Extragalactic Redshifts

The redshift (or blueshift) of a galaxy is the shifting of its spectral features to longer (or shorter) wavelengths primarily due to the combination of Doppler motions and the general expansion of the Universe. More properly, the term radial velocity is used primarily for the Doppler motions, which are usually the result of gravitational interactions, while redshift is reserved for the comological effects, although it is not generally possible to separate out cosmological expansion and Doppler velocities except for nearby galaxies and those known to be members of clusters of galaxies.

Redshift, $z$, is defined in wavelength as $$ z \ = \ {{\lambda_o - \lambda_e}\over {\lambda_e}} \ = \ {{\lambda_o}\over{\lambda_e}} - 1$$ \noindent where the subscripts $0$ and $e$ refer to observed and emitted. In the frequency domain, redshift is defined as $$z \ = \ {{\nu_e - \nu_o}\over{\nu_o}} \ = \ {{\nu_e}\over{\nu_o}} - 1$$ The dichotomy between these formulae is due to the fact that redshift causes wavelengths to increase and frequencies to decrease.

The redshift any given galaxy can be decomposed as $$z_{total} \ = \ z_{grav} \ + \ z_{physical} \ + \ z_H $$ where $z_H$ is the cosmological redshift due to Hubble expansion, and $z_{physical}$ is the redshift due to the physical motion of the object with respect to the observer. In an expanding universe, the cosmological redshift is always positive (objects are always redshifted). The gravitational redshift for galaxies and quasars is usually neglected since it is a very small part of the observed redshift in almost every case. The physical motions of galaxies with respect to their neighbors or the ganeral expansion of the Universe can produce both redshifts and blueshifts, depending on whether the induced motion is away from or towards the observer, respectively.

Physical motions are most often gravitational in nature, such as the orbital motion of the Earth around the Sun. The Earth is in a nearly circular orbit around the Sun at a velocity of $\sim$ 29.7 km/s. An observer at the outskirts of the Solar system and in the plane of Earth's orbit would see the velocity of the Earth relative to the Sun vary sinusoidally between +29.7 and -29.7 km/s. On cosmological scales, physical velocities are also generally caused by th4e orbital motions of galaxies around each other or around a common center of mass such as the deep potential well of a cluster of galaxies. The largest extragalactic physical velocities seen in the nearby universe are found for galaxies orbiting in clusters of galaxies (\$sim 1500 km/s or $z$ = 0.005), kinematics in the central regions of quasars and active galactic nuclei ($\sim$ 10,000 km/s or $z$ = 0.035, and our Galaxy's motion with respect to the Cosmic Microwave Background reference frame (630 km/s, $\sim$ $z$ = 0.002)

Outside the nearby Universe, redshifts or apparent radial velocities are dominated by the cosmological expansion. This expansion is properly described as the stretching of the metric or yardstick. In the standard mathematical description of cosmology, the Friedmann-Lemaitre model, distances are definied in terms of the Robertson-Walker metric, which is the most general mathematical description for a uniform, homogeneous space that is expanding or contracting: $$ ds^2 \ = \ c^2dt^2 \ + R^2(t) \biggl[{{dr^2}\over{(1-kr^2)}} + r^2 sin^2\theta d\phi^2 \biggr]$$ for spherical coordinates $r, \theta, \phi$ and time coordinate $ct$. $R(t)$ is the scale factor, a function of time that is specified by the laws of gravity, and $k$ is the curvature constant, either -1, 1 or 0 for an open, closed or flat space geometry.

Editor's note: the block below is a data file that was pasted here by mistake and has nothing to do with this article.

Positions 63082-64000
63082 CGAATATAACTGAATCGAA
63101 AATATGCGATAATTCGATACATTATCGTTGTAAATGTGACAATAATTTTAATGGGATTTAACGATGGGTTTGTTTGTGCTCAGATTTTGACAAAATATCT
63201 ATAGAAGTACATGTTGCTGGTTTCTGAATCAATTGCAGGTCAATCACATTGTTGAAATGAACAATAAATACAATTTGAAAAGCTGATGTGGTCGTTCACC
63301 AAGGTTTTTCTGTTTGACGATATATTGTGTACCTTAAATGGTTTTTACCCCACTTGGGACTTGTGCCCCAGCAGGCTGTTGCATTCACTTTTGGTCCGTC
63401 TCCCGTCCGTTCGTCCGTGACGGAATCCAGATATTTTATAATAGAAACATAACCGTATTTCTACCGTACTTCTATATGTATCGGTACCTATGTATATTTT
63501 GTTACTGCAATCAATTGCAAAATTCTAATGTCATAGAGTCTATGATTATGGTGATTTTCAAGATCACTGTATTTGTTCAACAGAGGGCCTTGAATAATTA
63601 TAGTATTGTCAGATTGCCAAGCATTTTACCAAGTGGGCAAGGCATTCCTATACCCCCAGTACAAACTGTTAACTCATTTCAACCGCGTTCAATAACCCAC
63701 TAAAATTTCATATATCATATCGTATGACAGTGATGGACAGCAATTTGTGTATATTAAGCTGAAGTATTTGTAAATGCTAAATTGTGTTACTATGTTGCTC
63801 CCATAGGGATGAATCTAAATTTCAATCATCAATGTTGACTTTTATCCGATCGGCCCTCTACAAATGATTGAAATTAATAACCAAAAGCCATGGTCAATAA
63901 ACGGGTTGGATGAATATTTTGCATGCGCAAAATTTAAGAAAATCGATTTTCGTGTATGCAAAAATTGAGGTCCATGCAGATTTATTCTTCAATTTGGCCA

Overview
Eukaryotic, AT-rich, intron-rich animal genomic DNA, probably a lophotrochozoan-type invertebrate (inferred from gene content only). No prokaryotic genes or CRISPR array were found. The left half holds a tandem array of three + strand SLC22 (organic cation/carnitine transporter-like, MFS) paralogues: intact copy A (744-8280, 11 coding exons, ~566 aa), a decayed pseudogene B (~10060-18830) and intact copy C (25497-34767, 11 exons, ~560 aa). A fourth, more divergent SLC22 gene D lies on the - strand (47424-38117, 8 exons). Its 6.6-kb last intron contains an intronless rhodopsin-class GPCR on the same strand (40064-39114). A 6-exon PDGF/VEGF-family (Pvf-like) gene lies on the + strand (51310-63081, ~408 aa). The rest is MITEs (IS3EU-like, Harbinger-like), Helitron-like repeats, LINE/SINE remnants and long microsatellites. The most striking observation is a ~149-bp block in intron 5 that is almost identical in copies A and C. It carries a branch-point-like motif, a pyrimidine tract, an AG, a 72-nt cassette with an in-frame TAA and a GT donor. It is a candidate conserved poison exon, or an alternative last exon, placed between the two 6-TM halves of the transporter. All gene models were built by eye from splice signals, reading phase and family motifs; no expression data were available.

In an expanding universe, the cosmological redshift of an object is directly related to its distance. The Proper Distance to an object is the integral of the scale factor over the metric: $$D_P \ = \ R(t) {\int_0^{r_1} {{dr_1}\over{\sqrt{1-kr_1^2}}}} \ = \ {{R(t)}\over{\dot R(t)}} cz$$ which reduces to the standard redshift-distance relation $$D_P \ = \ {{cz}\over{H_0}}$$ where $$H_0 \ = \ {{\dot R(t)}\over{R(t)}}$$ is the Hubble Constant, named for the discoverer of the expansion of the Universe. The form of this equation is the reason that redshift is often quoted as apparent radial velocity, $cz$. Note that there is no special relativistic $1/(1+ v^2/c^2)$ correction applied -- apparent radial velocity is just $cz$.

There are also several other definitions of distance defined by physical properties of objects, including luminosity distance and angular Ddiameter distance. These are also described in any specific cosmological model in terms of the redshift and the scale factor $R(t)$, and can be found in most textbooks on mathematical cosmology.

The first significant extragalactic redshift was that of the Andromeda galaxy (M31) measured by Vesto Slipher in 1912. Edwin Hubble discovered the empirical linear correlation between redshift and distance for nearby galaxies in the late 1920's, although we now know that Hubble's original redshift-distance relation, 600 kilometers per second per Megaparsec, was nearly a factor of ten too steep --- todays value lies near 65 km/s/Mpc.

Redshifts are measured spectroscopically by measuring the shift of spectral features of known wavelength and frequency. This is done by either by measuring individual lines such as the 21-cm emission line of neutral hydrogen in the radio or the strong absoprtion features found in the atmospheres of cool giant stars that dominate the optical spectrum of most galaxies, or by cross-correlating the galaxy spectrum with a template spectrum of a similar star at known redshift. It is also possible to "estimate" the redshift of a galaxy from its overal spectral eenergu distribution if its morphological type is known. These ``photometric'' redshifts are sobstantially less accurate than spectroscopic redshifts but may be sufficient for the scientific problem at hand.